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ORIGINAL ARTICLE
Year : 2016  |  Volume : 3  |  Issue : 4  |  Page : 288-290

Importance of identification of lactose nonfermenting Escherichia coli and their prevalence in urinary isolates


1 Department of Microbiology, Sri Aurobindo Institute of Medical Sciences, Medical College and Post Graduate Institute, Indore, Madhya Pradesh; Department of Biochemistry, SOS, IGNOU, New Delhi, India
2 Department of Biochemistry, SOS, IGNOU, New Delhi, India
3 Department of Biochemistry, Sri Aurobindo Institute of Medical Sciences, Medical College and Post Graduate Institute, Indore, Madhya Pradesh, India
4 Department of Microbiology, Sri Aurobindo Institute of Medical Sciences, Medical College and Post Graduate Institute, Indore, Madhya Pradesh, India

Correspondence Address:
Dr. Trupti Bajpai
Assistant Professor, Department of Microbiology, Sri Aurobindo Institute of Medical Sciences Medical College and PG Institute, Indore-Ujjain Road, MR-10 Crossing, Indore, Madhya Pradesh
India
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Source of Support: None, Conflict of Interest: None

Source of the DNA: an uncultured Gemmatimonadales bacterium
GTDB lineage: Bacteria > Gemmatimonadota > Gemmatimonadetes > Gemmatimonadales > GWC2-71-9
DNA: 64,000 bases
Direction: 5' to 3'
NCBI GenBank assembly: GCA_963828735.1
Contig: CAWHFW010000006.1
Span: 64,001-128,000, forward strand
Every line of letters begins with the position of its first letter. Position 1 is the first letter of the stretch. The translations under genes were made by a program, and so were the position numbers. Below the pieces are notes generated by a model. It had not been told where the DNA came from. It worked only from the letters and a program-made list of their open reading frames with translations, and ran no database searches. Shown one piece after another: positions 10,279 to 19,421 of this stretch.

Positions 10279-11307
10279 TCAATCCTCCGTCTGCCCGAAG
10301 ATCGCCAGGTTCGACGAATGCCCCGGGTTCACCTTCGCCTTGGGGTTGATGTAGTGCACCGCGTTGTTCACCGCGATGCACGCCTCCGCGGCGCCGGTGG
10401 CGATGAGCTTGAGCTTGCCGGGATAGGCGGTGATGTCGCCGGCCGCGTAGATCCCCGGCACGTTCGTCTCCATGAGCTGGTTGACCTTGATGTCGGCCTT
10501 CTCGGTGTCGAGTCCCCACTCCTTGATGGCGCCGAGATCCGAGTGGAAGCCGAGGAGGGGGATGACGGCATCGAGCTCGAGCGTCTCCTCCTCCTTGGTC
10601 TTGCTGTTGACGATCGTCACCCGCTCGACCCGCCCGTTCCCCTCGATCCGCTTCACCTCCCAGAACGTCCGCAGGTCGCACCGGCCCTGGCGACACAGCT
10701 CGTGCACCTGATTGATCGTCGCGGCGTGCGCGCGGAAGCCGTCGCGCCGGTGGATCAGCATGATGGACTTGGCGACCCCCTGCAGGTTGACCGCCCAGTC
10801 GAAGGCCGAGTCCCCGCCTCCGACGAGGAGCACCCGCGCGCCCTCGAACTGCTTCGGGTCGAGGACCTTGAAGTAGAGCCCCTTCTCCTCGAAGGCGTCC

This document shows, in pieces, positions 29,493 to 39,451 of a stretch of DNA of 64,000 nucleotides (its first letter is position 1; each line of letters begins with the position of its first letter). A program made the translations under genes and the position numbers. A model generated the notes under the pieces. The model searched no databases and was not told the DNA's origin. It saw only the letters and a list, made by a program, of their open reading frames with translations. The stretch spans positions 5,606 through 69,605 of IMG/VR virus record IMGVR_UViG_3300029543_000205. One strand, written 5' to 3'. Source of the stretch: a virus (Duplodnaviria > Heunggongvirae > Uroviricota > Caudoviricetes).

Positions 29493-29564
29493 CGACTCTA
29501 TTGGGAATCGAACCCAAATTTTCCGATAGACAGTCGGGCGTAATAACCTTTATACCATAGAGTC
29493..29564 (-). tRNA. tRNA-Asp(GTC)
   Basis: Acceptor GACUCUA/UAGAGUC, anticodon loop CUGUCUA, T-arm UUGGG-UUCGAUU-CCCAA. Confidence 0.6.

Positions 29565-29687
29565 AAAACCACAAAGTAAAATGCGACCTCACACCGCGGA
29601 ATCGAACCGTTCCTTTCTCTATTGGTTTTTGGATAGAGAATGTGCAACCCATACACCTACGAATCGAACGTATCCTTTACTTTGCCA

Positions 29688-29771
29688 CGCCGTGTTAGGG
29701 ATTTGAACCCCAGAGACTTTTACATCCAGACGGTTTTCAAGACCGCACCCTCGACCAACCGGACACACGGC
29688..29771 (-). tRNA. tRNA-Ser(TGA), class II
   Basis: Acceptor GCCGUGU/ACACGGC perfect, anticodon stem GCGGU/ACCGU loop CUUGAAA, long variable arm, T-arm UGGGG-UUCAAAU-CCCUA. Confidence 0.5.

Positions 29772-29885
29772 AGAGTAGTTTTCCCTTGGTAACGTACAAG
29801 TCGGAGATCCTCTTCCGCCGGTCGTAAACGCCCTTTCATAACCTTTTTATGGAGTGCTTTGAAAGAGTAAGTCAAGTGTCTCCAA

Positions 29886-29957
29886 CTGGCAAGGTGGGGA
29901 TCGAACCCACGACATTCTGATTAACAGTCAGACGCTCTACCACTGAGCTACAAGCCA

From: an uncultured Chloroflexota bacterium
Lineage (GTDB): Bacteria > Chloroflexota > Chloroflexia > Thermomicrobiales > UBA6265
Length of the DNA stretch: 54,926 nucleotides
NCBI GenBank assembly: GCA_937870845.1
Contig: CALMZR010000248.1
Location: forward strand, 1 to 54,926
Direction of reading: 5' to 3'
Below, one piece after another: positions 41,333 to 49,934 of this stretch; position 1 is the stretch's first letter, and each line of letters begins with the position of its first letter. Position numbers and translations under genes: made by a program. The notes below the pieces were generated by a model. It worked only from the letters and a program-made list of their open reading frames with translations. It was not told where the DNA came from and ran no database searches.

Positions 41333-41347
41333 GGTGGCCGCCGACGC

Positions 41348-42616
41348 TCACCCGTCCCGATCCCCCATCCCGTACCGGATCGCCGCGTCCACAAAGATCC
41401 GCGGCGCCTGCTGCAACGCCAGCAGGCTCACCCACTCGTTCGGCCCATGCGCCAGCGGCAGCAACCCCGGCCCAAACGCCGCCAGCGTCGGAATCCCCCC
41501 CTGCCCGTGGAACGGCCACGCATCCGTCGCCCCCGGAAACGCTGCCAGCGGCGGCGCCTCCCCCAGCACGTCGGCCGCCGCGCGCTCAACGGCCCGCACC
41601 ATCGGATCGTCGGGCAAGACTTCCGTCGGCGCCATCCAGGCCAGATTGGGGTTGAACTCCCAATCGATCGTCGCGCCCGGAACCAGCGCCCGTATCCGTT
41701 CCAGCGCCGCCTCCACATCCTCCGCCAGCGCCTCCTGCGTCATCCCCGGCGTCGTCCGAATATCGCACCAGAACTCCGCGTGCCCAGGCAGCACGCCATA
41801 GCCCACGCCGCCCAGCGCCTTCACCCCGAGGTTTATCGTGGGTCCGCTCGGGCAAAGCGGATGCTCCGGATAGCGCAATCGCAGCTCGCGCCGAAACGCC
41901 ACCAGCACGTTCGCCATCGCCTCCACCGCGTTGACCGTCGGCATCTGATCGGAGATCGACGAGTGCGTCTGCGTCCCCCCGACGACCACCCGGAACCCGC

DOI: 10.4103/2348-3334.190581

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Introduction: Escherichia coli is one of the most common bacteria causing urinary tract infection. Accurate identification of urinary isolates is highly desirable and frequently challenging. Our study aims at identifying the “atypical” phenotype of E. coli by conventional, automated, and molecular methods and studying its prevalence among all the urinary isolates of E. coli. Materials and Methods: The present prospective study was conducted in the Department of Microbiology of a teaching tertiary care hospital of Central India for 6 months during the year 2014–2015. A total of 592 urine samples were processed. Identification of different urinary isolates was done by conventional and automated methods and by molecular method in special cases. Results: Two hundred and sixty-one uropathogens were isolated during the study. Among these, 110 (42.1%) isolates were E. coli, of which 4 (3.6%) isolates were confirmed as “atypical” E. coli by automated and molecular method. Conclusions: Our study highlights the challenges in the identification of atypical urinary isolates of E. coli. Accurate identification is essential for implicating proper antibiotic treatment.


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